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Original digital fine art prints
My prints are original fine art prints. The colorshifted leaves are monoprints, and the 3D graphics are limited editions. Here's the longwinded explanation of what that means for those of you who don't already know...
- what is a fine art print?
- what is an original print?
- what is a certificate of authenticity?
- what is a limited edition?
- what is an artist's proof?
- what is a monoprint?
- what is a reproduction?
- how does this relate to digital prints?
what is a fine art print?
A fine art print is an artwork on paper created by an artist, sometimes in collaboration with a printing expert. The artist makes the final decision on when a print is ready for production, and the artist signs each print. There are many different priceniques artists can use: etching, relief printing, engraving, lithography, and the like. The pricenique used depends on the artist's personal preference and on the final image desired.
what is an original print?
The term "original print" does not mean "unique", in that an original print is not (necessarily) one of a kind. A one of a kind original print is called a monoprint (more information below). Instead, the term "original print" means that this is the intended form of the final artwork -- the artist originally set out expressly to make the print. Compare this to my explanation of reproductions, below.
what is a certificate of authenticity?
A CoA is basically a written description of all sorts of relevant information about the print: the edition size, the number of additional artist's prints, as well as any additional information the artist would consider relevant. It's associated with a specific print, and it is essentially your written guarantee by the artist that the print is genuine, that the limited edition is truly limited, and so on. I also like to include some basic archival information on all my certificates of authenticity.
what is a limited edition?
A limited edition is a series of identical original art prints, numbered from 1 to whatever, and signed by the artist. Although the prints are not one of a kind, they are each considered a work of art. As I print I compare the color and print quality to a master image (called a B.A.T. or "bon a tirer"). The key to any limited edition is that the artist only prints a certain number... then, never prints that image again (aside from the additional artist's proofs - see the next entry). If the image were from a woodblock or an etching plate, the block or plate would be destroyed when the edition was completely printed. In my case I destroy the original digital file when the edition is completely printed.
The numbering system for limited edition prints shows the print number over the total quantity in the edition. Print #7 out of 100 would have this written on it: 7/100. Lower numbers are printed first and sold first, so they are generally more highly prized than later prints.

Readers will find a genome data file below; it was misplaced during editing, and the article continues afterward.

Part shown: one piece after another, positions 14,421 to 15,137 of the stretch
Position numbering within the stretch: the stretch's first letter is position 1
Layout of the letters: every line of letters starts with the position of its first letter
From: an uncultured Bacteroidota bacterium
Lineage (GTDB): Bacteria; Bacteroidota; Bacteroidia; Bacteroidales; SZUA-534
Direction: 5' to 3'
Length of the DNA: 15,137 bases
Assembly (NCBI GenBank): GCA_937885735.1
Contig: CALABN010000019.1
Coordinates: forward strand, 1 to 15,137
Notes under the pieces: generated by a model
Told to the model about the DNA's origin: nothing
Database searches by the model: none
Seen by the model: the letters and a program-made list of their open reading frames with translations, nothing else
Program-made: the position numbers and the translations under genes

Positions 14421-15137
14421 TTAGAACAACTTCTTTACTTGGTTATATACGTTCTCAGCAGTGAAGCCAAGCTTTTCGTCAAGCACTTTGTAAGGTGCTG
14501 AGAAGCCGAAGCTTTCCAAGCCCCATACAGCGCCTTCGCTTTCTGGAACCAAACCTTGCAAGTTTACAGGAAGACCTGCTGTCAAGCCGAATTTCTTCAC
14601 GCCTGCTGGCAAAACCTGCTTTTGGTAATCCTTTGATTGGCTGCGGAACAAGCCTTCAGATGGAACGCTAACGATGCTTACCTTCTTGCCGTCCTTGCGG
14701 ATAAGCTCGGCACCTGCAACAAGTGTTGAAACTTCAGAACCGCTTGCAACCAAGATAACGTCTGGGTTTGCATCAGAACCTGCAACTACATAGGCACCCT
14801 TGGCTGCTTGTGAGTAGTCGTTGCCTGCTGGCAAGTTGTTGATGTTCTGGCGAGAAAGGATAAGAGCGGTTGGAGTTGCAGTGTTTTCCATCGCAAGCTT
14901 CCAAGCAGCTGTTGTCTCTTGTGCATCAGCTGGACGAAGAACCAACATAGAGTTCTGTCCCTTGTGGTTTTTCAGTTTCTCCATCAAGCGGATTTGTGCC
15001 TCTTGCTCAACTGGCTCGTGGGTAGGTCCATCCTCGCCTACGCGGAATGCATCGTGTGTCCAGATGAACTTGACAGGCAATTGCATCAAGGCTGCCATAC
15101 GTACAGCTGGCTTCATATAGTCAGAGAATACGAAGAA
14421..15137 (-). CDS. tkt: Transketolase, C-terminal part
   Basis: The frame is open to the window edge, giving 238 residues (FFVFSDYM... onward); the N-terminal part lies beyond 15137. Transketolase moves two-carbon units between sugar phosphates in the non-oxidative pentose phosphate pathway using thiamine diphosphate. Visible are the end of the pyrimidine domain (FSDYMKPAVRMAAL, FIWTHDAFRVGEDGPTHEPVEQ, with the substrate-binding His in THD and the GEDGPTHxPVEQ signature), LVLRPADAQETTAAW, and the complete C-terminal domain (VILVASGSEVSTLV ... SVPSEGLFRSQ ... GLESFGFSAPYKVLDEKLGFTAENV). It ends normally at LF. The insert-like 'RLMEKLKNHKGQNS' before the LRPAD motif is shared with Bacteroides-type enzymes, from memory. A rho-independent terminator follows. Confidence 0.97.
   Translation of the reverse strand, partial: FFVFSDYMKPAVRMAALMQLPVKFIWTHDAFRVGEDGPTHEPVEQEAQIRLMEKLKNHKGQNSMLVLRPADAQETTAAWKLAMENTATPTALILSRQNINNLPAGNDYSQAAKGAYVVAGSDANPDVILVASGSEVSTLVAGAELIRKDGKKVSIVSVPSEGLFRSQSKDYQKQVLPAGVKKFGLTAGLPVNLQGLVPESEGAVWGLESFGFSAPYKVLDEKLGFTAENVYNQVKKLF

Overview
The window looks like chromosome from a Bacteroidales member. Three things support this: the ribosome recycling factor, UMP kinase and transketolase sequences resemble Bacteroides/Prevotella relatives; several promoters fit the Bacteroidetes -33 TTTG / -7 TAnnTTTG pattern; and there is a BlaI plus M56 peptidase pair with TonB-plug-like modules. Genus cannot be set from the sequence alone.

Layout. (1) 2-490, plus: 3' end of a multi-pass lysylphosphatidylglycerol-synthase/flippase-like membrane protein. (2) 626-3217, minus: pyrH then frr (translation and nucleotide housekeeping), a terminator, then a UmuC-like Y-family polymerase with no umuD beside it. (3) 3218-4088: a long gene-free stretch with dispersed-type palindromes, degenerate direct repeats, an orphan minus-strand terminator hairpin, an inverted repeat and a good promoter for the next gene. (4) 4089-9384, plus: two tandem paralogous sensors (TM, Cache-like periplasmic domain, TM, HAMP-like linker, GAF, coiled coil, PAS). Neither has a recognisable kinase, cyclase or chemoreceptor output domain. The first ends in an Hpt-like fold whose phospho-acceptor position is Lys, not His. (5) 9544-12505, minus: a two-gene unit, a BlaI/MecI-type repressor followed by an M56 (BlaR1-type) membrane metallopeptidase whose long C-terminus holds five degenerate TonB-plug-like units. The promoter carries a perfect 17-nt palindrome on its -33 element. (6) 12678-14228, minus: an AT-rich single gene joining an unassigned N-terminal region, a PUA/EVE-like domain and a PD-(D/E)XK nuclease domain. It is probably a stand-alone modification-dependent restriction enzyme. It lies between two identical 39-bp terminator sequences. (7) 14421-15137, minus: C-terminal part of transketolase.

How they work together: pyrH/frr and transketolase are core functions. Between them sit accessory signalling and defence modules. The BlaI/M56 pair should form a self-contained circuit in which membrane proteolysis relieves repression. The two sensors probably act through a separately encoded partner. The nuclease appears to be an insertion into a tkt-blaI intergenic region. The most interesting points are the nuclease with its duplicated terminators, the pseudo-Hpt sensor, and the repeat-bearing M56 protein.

what is an artist's proof?
It's customary for the artist to create additional prints called artist's proofs (AKA artist's prints), which number 10% of the limited edition. So if the edition size was, say, 150 prints... there would be 15 artist's proofs.
The numbering system for artist's proofs shows the print number over the total quantity of the artist's proofs. Print #7 out of 15 would have this written on it: AP 7/15. Artist's proofs are considered even more valuable than the original limited edition prints, since they are usually only sold once the edition itself has sold out.
what is a monoprint?
A monoprint is an original, unique work of art. That means there's just one. A limited edition of one, if you will. It's still called a print since the media is printmaking. My colorshifted leaf prints are monoprints that I print in sets. Though I print the same leaf two, four or six times, I only print a particular color once, ever. So each individual print is truly unique.
what is a reproduction, then?
As opposed to an original print, the print is not a reproduction or a copy of some other artwork, like a print of a painting, of a photo, or of a watercolor. A poster of the Mona Lisa, for example, would be considered a reproduction.
There's a big difference between owning an original artwork (such as a painting, a photo, or an original print), and owning a reproduction. Needless to say, original artwork is much more highly valued than a reproduction copy of artwork.
how does this relate to digital prints?
In their discussion of reproductions versus original prints, the IAFADP gives an excellent explanation of how these concepts relate to digital prints:
"An original digital print is not based upon using original artwork outside of the computer. The artist may use elements as source materials, such as photographs, drawings or other appropriated images, but the final form of the work exists only in the computer and as the final print or as an edition of prints."